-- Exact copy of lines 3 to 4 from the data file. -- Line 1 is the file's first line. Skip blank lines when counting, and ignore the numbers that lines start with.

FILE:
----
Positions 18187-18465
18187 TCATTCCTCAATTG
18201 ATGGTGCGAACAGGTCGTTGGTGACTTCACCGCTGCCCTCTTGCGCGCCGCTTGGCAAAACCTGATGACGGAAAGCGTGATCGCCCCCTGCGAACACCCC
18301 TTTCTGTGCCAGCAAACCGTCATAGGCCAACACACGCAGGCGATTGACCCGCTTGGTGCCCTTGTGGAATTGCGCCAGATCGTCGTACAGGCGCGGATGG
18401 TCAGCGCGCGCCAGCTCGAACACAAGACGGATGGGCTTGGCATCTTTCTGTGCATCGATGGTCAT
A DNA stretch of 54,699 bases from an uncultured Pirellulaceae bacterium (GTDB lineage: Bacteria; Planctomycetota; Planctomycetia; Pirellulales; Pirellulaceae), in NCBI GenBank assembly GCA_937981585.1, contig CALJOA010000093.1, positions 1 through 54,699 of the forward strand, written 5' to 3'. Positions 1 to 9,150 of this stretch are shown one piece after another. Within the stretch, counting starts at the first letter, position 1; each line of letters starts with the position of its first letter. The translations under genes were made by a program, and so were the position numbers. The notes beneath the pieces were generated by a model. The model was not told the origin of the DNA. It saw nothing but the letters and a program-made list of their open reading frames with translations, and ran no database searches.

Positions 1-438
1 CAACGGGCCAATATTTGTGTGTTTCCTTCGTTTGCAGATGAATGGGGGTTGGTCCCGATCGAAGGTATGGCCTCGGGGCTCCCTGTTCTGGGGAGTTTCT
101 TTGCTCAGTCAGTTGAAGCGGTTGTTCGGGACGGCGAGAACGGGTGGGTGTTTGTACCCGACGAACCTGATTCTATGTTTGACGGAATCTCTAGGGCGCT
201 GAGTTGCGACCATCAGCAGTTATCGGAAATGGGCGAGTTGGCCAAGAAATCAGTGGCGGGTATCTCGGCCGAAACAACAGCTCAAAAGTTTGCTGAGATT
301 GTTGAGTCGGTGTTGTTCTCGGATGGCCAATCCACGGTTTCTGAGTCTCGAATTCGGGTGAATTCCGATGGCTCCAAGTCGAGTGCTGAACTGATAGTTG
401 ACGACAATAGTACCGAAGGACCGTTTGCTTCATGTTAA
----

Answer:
18201 ATGGTGCGAACAGGTCGTTGGTGACTTCACCGCTGCCCTCTTGCGCGCCGCTTGGCAAAACCTGATGACGGAAAGCGTGATCGCCCCCTGCGAACACCCC
18301 TTTCTGTGCCAGCAAACCGTCATAGGCCAACACACGCAGGCGATTGACCCGCTTGGTGCCCTTGTGGAATTGCGCCAGATCGTCGTACAGGCGCGGATGG